ILMxLAB and The VOID’s Star Wars: Secrets of the Empire trailer and details revealed



“Lucasfilm, ILMxLAB, and The VOID have pulled back the curtain on Star Wars: Secrets of the Empire, a groundbreaking hyper-reality experience that promises to immerse fans in a galaxy far, far away. An official trailer (check it out below!) made its debut today, offering a first look at what to expect, and story details have also been revealed — the rebellion needs you, your family, and your friends for a secret mission.

Star Wars: Secrets of the Empire will send teams of four, under the orders of the budding rebellion, to the lava planet Mustafar. The mission: to recover Imperial intelligence vital to the rebellion’s survival. You and your squad must navigate an enemy facility disguised as stormtroopers, with Rogue One‘s K-2SO at your side. You’ll grab your blaster, solve puzzles, and fight giant lava monsters in an effort to fulfill the rebellion’s orders.

The VOID also announced that Star Wars: Secrets of the Empire will debut at Disney Springs at Walt Disney World Resort in Orlando on December 16 and Downtown Disney at Disneyland Resort in Anaheim on January 5. Tickets are on sale now at; admission for both the Anaheim and Orlando locations is $29.95 per person plus applicable fees, and Parks admission is not required. […]”


5 behind-the-scenes secrets on the Prequel Trilogy costumes


” […] All of this detail is on display in the “Rebel, Jedi, Princess, Queen: Star Wars and the Power of Costume” traveling exhibit, currently at the Cincinnati Museum Center.

The thoughtful displays put the costumes of the Star Wars galaxy in their best light. The outfits are displayed artfully and accompanied by information about their design and fabrication with quotes from the likes of John Mollo and Trisha Biggar. Outfits from all the eras of cinematic Star Wars are represented, with a special section devoted to Padmé Amidala’s stunning and ever-shifting wardrobe.

While browsing the exhibit, certain notes in particular jumped out. Here are eight facts we learned from Star Wars and the Power of Costume.


1. Disguise and color go hand in hand.

Padmé stayed hidden among her handmaidens in an ombre travel gown with a deep hood. Though the silk and velvet are brightly hued, the hood allowed Padmé to remain in disguise and unnoticed by her foes. Designed by prequel trilogy costume designer Trisha Biggar, the gown was inspired by the paintings of the Pre-Raphaelite Brotherhood in the nineteenth century — the costume was specifically affected by the rich colors found in those paintings.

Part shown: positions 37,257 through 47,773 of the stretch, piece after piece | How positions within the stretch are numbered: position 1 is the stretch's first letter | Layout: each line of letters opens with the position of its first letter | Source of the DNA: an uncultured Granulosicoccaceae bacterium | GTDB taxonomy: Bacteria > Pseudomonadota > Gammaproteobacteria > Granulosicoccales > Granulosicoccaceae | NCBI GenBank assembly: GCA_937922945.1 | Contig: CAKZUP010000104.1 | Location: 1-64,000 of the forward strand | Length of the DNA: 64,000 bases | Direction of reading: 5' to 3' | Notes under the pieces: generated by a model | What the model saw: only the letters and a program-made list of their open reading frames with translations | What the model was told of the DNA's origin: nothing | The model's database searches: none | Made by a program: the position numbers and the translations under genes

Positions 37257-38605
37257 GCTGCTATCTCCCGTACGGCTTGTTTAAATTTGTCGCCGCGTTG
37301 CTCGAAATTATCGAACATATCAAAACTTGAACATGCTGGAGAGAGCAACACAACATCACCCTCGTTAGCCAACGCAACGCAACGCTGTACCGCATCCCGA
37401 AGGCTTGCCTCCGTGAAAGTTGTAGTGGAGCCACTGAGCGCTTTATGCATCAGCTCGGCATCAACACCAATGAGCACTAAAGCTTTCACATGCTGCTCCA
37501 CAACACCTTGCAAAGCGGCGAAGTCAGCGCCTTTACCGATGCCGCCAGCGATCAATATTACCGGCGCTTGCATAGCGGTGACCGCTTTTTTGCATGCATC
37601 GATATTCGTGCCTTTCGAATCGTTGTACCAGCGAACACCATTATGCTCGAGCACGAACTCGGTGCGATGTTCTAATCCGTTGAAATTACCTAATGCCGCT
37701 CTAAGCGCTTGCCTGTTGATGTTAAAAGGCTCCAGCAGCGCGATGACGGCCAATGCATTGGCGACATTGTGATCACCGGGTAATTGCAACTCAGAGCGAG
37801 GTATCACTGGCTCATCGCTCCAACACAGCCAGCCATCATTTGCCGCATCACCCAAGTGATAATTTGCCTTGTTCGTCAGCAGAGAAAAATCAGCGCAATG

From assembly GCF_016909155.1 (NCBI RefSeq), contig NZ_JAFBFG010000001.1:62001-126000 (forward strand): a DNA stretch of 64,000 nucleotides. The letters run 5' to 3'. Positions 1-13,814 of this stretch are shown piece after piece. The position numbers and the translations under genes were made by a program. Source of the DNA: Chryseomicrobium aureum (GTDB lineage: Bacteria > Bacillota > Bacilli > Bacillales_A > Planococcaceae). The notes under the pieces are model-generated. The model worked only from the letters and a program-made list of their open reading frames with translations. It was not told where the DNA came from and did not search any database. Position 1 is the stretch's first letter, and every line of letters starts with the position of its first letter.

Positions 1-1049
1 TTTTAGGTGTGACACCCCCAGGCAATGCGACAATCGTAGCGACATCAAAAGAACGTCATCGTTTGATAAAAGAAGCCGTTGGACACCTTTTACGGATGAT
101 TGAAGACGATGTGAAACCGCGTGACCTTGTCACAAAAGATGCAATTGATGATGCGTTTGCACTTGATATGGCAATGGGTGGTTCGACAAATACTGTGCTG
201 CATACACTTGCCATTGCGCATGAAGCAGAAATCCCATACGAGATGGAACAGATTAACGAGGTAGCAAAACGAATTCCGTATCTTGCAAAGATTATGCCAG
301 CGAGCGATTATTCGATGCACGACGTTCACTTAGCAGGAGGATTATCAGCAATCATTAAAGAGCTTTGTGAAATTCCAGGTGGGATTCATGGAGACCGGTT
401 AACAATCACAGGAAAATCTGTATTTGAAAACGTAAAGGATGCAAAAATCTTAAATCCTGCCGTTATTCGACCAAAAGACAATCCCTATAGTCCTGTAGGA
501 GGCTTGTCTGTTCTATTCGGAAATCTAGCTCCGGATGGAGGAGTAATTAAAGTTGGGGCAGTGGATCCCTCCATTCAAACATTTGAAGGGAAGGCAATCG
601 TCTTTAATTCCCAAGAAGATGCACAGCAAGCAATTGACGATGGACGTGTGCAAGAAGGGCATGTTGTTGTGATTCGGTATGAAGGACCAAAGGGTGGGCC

2. There are emblematic Easter eggs.

The Naboo royal crest appears overtly and subtly in more garments than you might have noticed on screen. You can spot it hidden in plain sight as a repeating burnout pattern in the fabric or tucked away more subtly on the queen and handmaiden gown designs. Keep your eyes glued to their costumes the  next time you watch the prequel trilogy, especially The Phantom Menace. […]


6. Wookiees need to stay cool.

By the time several Wookiee costumes had to be crafted for Revenge of the Sith, the costume department learned a trick or two about making them more comfortable. No longer would Peter Mayhew have to swelter under pounds of yak fur without relief.

To ensure the actors wearing the heavy fur-covered suits on set kept their cool and maintained tolerable temperatures, costuming devised a cooling suit to go under the fur. The system featured tubing attached to a mesh shirt, so cold water could be circulated through to combat heat.


7. Tassel time with no hassle.

Sly Moore’s tassel-covered cloak flowed like the surface of water anytime she moved. It’s the kind of costume you stop and notice, even more so when you learn each and every tassel was individually hand-knotted and attached to the garment.


8. Palps needs a manicure.

Senator Palpatine probably had nice, relatively normal fingernails. He lost those when he transformed in Revenge of the Sith, instead gaining nails that appeared to be fungus-ridden and rotten. Those fingernails are part of the Power of Costume exhibit and not to be missed. They’re made from resin and paint and applied to Ian McDiarmid’s nails , but the commonplace materials don’t make them look any less sinister.”

Psychotherapist praises the ‘realistic’ romance between Padmé and Anakin


From Time Out:

“We all know that relationships are hard work in real-life and that love is nothing like the movies. But which screen romances are the worst offenders? And can falling for their charms really do any harm? We asked a team of psychologists, therapists and dating coaches which movies have the most unhealthy attitudes to love. […]

A few [romantic movies] the experts like: […]

Star Wars: Episode III – Revenge of the Sith